With input from those who are planning new cities to people who are retro-fitting old ones and even a child's view of the future, we asked one simple question: "What if you could design a city from scratch? " We have had some intriguing answers, from those who think the smart cities of the future will rely on technology to those who want to put people centre stage. And for the children, who will after all be the citizens of these future urban spaces, the vision is more fantastical. But then, who wouldn't want a city with tree-high swimming pools full of sweets? Guru Banavar - IBM Guru Banavar is IBM's chief technology officer and was the chief architect behind Rio de Janeiro's control centre. Mount Fuji is getting free wifi – but it’s far from the weirdest place to have it - News - Gadgets and Tech - The Independent.

The Japanese government is installing a wifi connection up the mountain, so that people can stay connected even as they ascend and then come back down.

Mount Fuji is getting free wifi – but it’s far from the weirdest place to have it - News - Gadgets and Tech - The Independent

Though the wifi connection has been mocked as just a way of letting people post their celebratory Instagram snaps just a little earlier, it could actually keep those climbing the mountain safe. They’ll be able to look out for weather warnings and take shelter accordingly, and the wifi will let people call for help even if they’re out of range of a phone connection. read moreRoads revolution: £11bn project will see roadside wi-fiNew service will allow customers to make calls across Wi-fi networksVirgin America planes to get wifi fast enough to stream Netflix The wifi will be available in a series of spots along the ascent, and protected with a special password.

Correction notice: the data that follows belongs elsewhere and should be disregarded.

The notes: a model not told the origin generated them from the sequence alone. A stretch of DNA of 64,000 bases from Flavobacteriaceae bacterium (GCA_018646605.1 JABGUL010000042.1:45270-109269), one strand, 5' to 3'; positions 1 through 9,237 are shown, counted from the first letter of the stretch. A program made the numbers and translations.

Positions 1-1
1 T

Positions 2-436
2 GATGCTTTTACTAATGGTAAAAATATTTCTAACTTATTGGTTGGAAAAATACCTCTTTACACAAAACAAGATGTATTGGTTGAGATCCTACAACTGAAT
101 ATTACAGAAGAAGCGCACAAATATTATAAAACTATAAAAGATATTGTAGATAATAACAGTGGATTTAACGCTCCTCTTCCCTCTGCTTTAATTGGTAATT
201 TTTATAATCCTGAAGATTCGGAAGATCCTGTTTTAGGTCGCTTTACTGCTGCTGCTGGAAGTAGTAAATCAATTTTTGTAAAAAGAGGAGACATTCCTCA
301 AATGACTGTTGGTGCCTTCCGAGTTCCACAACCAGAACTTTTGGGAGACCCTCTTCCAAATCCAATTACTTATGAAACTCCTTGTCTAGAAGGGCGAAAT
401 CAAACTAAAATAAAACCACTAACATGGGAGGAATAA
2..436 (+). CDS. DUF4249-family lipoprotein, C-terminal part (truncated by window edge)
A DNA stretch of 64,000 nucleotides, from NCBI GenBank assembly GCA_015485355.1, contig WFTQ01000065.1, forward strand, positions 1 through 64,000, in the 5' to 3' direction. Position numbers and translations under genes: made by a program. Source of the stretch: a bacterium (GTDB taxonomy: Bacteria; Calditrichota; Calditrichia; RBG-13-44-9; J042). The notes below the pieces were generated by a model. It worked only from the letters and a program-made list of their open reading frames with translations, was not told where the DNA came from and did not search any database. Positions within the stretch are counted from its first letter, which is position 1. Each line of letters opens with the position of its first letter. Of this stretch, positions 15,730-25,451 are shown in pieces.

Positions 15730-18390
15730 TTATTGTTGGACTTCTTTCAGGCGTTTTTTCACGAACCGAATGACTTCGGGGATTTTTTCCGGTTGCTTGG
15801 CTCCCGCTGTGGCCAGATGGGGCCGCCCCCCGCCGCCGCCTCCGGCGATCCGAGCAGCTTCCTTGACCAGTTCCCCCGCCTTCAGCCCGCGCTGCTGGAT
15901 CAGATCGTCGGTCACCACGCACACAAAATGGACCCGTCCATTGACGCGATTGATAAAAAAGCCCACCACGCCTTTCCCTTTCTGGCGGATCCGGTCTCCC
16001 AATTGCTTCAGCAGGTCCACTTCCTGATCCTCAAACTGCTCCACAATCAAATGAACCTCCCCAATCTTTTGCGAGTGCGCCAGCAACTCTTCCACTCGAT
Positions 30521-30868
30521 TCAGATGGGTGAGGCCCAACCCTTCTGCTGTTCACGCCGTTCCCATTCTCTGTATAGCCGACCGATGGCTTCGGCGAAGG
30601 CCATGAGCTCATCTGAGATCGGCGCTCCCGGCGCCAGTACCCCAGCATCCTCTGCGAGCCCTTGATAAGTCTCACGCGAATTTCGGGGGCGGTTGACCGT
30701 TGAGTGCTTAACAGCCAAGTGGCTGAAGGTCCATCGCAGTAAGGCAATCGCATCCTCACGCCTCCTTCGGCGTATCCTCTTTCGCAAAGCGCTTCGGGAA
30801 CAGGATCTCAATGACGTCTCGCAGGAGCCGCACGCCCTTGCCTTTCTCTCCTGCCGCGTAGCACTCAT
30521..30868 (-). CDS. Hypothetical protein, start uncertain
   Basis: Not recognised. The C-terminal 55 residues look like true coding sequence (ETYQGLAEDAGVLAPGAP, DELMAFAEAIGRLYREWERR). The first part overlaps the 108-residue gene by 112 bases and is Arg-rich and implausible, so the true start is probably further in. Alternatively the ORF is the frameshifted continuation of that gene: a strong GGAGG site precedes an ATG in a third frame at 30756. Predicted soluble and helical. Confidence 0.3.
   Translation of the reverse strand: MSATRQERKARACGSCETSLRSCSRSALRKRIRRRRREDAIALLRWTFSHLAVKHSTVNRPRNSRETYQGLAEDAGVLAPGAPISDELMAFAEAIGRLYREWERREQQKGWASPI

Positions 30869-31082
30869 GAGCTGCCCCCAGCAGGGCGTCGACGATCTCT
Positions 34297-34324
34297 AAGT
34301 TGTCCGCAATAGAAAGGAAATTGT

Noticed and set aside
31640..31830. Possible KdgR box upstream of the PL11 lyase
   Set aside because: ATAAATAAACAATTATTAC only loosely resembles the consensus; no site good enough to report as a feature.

It will only be free for the first 72 hours after people connect. BBC Radio 4 - A History of the World in 100 Objects, The World of Our Making (1914 - 2010 AD), Credit card. Seven things security experts do to keep safe online. Cybersecurity experts aren’t like you or I, and now we have the evidence to prove it.

Seven things security experts do to keep safe online

Researchers at Google interviewed more than 200 experts to find out what security practices they actually carry out online, and then spoke to almost 300 non-experts to find out how they differ. Perhaps unsurprisingly, the security experts practice what they preach – or, at least, they tell Google they do. They’re more likely to use two-factor authentication, to install software updates, and avoid visiting shady websites. Surgeon saves boy's life by text. A British doctor volunteering in DR Congo used text message instructions from a colleague to perform a life-saving amputation on a boy.

Surgeon saves boy's life by text

Vascular surgeon David Nott helped the 16-year-old while working 24-hour shifts with medical charity Medecins Sans Frontieres (MSF) in Rutshuru. The boy's left arm had been ripped off and was badly infected and gangrenous. Mr Nott, 52, from London, had never performed the operation but followed instructions from a colleague who had. The surgeon, who is based at Charing Cross Hospital in west London, said: "He was dying. He had about two or three days to live when I saw him. " Careful instructions It is not clear how the boy was injured.